5 eye-tracking heat maps reveal where Canadians look when reviewing parties’ websites during the federal election
In 2015, the internet is almost universally assumed to be essential to win an election. Politics changed forever in 2008 when the Obama campaign’s use of the internet played a large role is his presidential election.
“Were it not for the Internet, Barack Obama would not be president. Were it not for the Internet, Barack Obama would not have been the nominee,” said Arianna Huffington, editor in chief of The Huffington Post.
As the federal election campaign enters its last mile, the latest polls put the Liberals ahead, followed closely by the Conservatives while the NPD continues its drop.
In terms of interest in Google search for the top 3 leaders, Justin Trudeau is taking the lead, followed by Stephen Harper, and finally Thomas Mulcair:
It’s fascinating to see how the trend of search volumes in the last 30 days is similar to the poll averages:
Source: CBC poll tracker http://www.cbc.ca/news2/interactives/poll-tracker/2015/index.html
One might wonder why they’re paying expensive fees to market research companies when you can get accurate data on Google Trends for free? 🙂
Besides the traditional political analysts and news sources, the party websites are now a critical tool to streamline the path to informed voting. In that spirit, we wanted to know where Canadians are looking when they visit these websites during the election. Tracking eye movements can provide us with fascinating insights into layout designs and reveal differences between male and female’s behavior tendencies. Thanks to the eye-tracking technologies from the Mediative Lab, we can tap into subconscious processes and decisions of an audience to understand which elements of the websites’ layouts trigger the fundamental brain circuits responsible to attention, cognition, and emotion.
To conduct this test we asked 10 people, 5 men and 5 women, to visit the websites of the top 5 parties (Liberals, Conservatives, NPD, Bloc & Green Party) and look for the information they feel is important to them as a Canadian voter.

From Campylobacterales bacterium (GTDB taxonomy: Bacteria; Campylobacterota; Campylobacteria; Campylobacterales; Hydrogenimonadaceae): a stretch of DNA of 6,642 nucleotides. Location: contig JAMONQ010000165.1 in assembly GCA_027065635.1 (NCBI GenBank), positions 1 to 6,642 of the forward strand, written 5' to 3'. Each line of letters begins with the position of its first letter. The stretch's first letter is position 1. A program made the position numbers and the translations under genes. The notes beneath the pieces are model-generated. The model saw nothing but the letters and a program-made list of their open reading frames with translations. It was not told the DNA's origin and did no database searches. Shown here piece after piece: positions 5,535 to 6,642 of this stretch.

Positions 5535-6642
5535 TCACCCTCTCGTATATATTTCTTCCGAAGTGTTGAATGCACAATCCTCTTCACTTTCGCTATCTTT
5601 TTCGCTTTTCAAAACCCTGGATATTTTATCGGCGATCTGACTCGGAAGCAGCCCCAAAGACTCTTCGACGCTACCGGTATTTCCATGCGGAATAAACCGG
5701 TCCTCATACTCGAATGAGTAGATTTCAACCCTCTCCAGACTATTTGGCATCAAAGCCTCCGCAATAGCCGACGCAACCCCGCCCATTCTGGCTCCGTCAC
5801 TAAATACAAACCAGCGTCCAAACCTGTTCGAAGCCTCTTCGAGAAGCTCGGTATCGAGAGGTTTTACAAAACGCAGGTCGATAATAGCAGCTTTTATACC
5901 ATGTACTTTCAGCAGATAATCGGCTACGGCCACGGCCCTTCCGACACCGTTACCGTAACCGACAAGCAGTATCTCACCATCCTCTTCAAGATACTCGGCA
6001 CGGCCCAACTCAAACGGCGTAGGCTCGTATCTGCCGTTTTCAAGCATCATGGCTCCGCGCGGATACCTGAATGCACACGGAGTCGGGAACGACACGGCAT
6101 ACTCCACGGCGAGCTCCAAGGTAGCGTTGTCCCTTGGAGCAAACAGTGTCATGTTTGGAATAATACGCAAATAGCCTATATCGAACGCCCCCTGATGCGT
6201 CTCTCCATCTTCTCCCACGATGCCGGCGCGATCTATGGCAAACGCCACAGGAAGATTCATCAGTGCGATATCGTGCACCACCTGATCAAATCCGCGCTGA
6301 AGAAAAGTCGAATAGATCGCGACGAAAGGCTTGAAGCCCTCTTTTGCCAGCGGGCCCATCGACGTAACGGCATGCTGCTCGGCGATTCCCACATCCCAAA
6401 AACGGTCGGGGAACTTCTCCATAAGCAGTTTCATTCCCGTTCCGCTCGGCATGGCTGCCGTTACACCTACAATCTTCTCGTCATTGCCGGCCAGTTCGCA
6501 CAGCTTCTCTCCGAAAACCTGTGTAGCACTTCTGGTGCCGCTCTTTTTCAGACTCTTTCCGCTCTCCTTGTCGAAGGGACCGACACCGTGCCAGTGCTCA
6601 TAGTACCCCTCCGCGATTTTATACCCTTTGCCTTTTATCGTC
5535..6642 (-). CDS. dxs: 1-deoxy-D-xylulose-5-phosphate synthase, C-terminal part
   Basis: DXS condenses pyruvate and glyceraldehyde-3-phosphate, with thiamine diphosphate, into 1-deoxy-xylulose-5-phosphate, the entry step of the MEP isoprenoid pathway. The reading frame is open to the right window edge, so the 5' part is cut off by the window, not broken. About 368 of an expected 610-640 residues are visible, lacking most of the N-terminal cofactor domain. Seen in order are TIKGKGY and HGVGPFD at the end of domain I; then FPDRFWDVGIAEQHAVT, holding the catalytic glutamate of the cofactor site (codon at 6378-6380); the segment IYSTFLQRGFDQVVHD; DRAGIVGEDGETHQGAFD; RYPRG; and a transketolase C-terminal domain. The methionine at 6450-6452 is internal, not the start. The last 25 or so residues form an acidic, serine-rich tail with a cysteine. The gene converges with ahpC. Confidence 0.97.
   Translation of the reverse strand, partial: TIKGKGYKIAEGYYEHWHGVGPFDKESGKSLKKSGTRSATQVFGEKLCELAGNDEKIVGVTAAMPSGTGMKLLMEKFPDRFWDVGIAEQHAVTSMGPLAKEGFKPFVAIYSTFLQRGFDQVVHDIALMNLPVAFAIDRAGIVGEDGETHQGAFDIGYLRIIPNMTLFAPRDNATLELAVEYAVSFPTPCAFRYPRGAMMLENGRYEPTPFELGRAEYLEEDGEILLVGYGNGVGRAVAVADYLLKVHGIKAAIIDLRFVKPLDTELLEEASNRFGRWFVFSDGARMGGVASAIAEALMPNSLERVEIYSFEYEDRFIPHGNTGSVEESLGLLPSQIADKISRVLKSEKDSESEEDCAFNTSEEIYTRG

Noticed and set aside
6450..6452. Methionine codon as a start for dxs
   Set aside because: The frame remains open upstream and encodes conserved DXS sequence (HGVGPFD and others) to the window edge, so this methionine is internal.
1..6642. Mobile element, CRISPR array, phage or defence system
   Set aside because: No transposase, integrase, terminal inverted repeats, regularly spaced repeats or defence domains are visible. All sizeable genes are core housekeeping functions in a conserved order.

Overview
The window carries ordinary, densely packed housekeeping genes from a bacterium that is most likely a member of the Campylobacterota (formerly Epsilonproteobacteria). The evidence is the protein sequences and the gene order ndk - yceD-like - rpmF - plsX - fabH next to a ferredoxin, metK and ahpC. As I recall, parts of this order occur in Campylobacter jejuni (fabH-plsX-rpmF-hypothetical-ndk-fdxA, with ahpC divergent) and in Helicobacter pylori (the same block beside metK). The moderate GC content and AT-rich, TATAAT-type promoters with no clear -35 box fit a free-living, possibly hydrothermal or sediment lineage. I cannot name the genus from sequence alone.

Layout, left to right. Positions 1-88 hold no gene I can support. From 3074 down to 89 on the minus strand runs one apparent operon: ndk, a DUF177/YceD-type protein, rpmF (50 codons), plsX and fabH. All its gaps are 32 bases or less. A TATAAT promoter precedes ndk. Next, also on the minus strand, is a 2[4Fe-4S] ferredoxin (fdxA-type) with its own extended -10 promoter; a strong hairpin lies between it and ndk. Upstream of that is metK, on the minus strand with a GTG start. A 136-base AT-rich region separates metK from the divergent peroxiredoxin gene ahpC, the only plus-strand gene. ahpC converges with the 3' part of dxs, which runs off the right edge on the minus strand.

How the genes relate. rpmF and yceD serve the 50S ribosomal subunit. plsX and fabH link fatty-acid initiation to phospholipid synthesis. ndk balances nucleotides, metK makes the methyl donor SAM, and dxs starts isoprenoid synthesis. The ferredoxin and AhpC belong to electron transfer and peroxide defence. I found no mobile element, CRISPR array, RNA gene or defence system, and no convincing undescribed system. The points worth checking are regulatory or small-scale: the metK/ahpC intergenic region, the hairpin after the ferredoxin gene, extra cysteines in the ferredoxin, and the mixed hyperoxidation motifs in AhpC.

The distribution of Fixations
Eye-tracking heat maps are an excellent method to visualize which area attracts the attention. For the conservative party, women spend more time looking at the family portrait; men are focusing on the bottom headlines:
Time to first fixation (TTFF) is a metric used to indicate the amount of time it takes someone to focus on a specific AOI (Area of Interest). Let’s say the Become a Member button is an important goal for the conservative party. It took women an average of 4.15s to find it and men only 1.9s.
For the NPD, the dominant headline is drawing the attention from both groups, but the Top 10 headline is significantly more popular with women:
For the Liberals, everyone focuses on Justin Trudeau but women spend more time looking at him. In terms of time spent on a specific AOI, Men looked at The Platform button twice as long as women and none of them gazed at the Donate button:
Humans have a natural tendency to follow the gaze of others as we have been trained to follow arrows since birth. The Liberals are using this aspect of human’s subconscious processes effectively, notice how both groups are looking at Justin’s line of sight.
For the Bloc, the giant headline in the middle of the screen gathers all the attention, but men focused longer on the Logo and the Donate button.
For the Green Party, women tend to focus a lot on Elisabeth May’s face and they took the time to read that quote at the bottom left. Men in the other hand seem intrigued by the Logo 🙂
The Pledge to Vote button attracted the attention of women in 3.8s on average, while men took almost 9s to gaze at it.
In Summary, according to the findings of our study, it seems that Justin Trudeau is very popular among women; the conservative party’s membership is more appealing towards men, the Bloc’s layout can be confusing, the NPD is generating neutral emotions and the Green Party will attract more female voters.
Joking aside, don’t forget to vote and let democracy prevail!